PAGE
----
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Removing Driver


In the early morning hours of January 1, 2000, local police officer Jeffrey Smith¹was investigating a motor vehicle accident. Upon arrival at the scene, Officer Smith found the defendant, Jackie Daniel, passed out in her vehicle. When woken, Ms. Daniel became upset and Officer Smith noticed a very strong odor of alcohol. She informed Officer Smith and the other officers that she wanted to die. Cuts on her arms were observed and another officer on the scene secured a large knife from Ms. Daniel. Ms. Daniel became combative when Officer Smith attempted to remove her from the vehicle to place her under arrest. Officer Smith was able to handcuff her left hand as he held the other cuff with his right hand. Ms. Daniel continued to resist being removed from the car and then braced herself with her legs against the interior of the car as she pulled back, yanking Officer Smith's right arm in the process. Officer Smith experienced a popping sound in his right shoulder and immediate pain, numbness and tingling from his right shoulder down his right arm and into his fingers.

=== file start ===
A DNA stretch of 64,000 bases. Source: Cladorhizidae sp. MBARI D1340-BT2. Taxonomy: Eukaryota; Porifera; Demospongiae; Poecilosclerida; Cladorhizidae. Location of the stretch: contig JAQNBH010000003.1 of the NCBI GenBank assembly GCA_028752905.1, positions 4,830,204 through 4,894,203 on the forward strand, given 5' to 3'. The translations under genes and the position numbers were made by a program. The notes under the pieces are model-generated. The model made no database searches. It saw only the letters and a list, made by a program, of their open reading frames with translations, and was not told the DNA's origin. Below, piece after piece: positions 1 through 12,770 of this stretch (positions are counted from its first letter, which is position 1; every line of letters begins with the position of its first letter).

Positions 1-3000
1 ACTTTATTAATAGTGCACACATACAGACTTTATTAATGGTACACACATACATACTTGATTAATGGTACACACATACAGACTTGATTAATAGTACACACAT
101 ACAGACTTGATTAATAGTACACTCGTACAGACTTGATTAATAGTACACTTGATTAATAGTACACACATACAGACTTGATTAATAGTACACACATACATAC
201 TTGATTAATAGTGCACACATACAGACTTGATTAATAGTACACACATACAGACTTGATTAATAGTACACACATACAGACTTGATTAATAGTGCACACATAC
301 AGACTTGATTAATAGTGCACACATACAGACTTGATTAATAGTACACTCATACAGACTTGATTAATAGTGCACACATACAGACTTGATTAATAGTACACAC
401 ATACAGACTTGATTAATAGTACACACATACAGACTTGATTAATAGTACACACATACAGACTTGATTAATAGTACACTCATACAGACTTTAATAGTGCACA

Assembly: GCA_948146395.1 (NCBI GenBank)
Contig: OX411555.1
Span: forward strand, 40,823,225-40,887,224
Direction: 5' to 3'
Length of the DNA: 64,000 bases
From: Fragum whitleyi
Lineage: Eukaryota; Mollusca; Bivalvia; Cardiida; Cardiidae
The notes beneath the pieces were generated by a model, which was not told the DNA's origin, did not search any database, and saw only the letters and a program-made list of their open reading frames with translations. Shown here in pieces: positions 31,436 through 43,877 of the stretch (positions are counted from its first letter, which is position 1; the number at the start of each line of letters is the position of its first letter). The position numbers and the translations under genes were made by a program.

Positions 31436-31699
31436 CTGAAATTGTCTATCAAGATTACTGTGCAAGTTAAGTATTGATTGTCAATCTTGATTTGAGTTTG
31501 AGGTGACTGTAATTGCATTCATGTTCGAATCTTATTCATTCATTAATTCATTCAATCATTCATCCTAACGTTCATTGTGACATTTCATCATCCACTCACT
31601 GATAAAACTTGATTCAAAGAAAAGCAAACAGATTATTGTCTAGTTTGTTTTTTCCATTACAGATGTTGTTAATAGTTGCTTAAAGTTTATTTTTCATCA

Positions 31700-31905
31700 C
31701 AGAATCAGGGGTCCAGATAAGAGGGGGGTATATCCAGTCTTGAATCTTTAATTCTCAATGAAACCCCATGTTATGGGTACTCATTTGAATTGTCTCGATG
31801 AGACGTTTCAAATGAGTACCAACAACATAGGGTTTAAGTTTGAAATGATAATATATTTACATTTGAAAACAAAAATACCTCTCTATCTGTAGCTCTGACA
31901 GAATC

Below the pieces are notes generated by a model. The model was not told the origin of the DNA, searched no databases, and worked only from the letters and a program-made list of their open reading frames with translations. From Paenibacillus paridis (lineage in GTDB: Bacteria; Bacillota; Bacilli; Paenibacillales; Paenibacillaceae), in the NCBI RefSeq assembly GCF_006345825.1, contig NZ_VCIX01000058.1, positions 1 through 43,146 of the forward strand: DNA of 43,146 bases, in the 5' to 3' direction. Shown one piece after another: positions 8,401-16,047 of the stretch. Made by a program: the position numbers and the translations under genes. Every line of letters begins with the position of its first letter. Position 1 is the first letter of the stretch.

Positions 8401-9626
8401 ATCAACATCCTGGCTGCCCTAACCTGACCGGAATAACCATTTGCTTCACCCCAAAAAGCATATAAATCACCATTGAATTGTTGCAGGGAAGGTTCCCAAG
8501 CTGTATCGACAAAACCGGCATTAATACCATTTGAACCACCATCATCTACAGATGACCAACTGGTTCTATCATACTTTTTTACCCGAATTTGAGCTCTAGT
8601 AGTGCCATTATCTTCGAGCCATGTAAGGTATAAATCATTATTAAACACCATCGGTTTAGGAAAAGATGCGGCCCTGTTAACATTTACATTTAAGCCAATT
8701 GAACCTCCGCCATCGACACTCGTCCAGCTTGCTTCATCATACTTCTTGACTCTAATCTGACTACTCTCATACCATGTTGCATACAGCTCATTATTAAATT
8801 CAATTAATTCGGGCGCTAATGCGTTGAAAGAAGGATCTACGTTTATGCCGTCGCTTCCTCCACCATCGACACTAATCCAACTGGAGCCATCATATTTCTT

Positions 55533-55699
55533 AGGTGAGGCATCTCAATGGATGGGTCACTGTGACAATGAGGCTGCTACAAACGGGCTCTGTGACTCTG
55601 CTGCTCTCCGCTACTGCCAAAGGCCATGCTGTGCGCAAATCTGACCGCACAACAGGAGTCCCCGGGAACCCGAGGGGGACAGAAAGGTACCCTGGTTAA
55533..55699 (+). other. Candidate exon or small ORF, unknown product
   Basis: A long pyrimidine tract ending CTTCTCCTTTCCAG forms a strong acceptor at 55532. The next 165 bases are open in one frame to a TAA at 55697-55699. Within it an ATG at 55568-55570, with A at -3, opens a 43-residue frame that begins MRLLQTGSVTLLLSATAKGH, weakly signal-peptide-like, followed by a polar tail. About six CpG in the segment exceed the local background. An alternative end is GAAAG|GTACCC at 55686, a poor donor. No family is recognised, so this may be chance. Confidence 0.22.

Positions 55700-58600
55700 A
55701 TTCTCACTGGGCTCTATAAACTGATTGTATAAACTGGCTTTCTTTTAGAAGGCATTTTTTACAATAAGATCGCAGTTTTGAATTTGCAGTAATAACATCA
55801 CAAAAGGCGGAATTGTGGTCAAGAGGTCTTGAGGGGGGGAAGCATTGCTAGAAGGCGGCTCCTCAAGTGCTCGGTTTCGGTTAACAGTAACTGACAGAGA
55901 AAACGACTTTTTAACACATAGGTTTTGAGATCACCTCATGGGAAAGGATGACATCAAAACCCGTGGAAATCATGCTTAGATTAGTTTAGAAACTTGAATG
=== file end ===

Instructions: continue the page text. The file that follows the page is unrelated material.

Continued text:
Ms. Daniel was eventually removed from the vehicle and placed under arrest for Operating Under the Influence. Having failed the Breathalyzer test, Ms. Daniel was fortunate to only receive a disposition of Continued Without A Finding with regard to the Operating Under the Influence charge. In the civil case, she testified to consuming a bottle of vodka before the accident after an argument with her boyfriend. She stated she became very intoxicated and had no memory of the incident with Officer Smith because of her intoxication.

A few hours after the incident, Officer Smith was examined at the local emergency room where his arm was placed in a sling. He was subsequently referred to a local orthopedic surgeon, who believed it could be a rotator cuff injury. The doctor prescribed Percocet for the pain and discomfort and totally disabled Officer Smith from work. Due to persistent shoulder pain, an MRI of the right shoulder was done revealing damage to the shoulder consistent with tendinitis. After injections into his shoulder failed to bring any relief, the orthopedic surgeon referred him for physical therapy, which he underwent for three months. Four months after the incident, Officer Smith was finally cleared to return to work, although he was still complaining of pain in the right shoulder.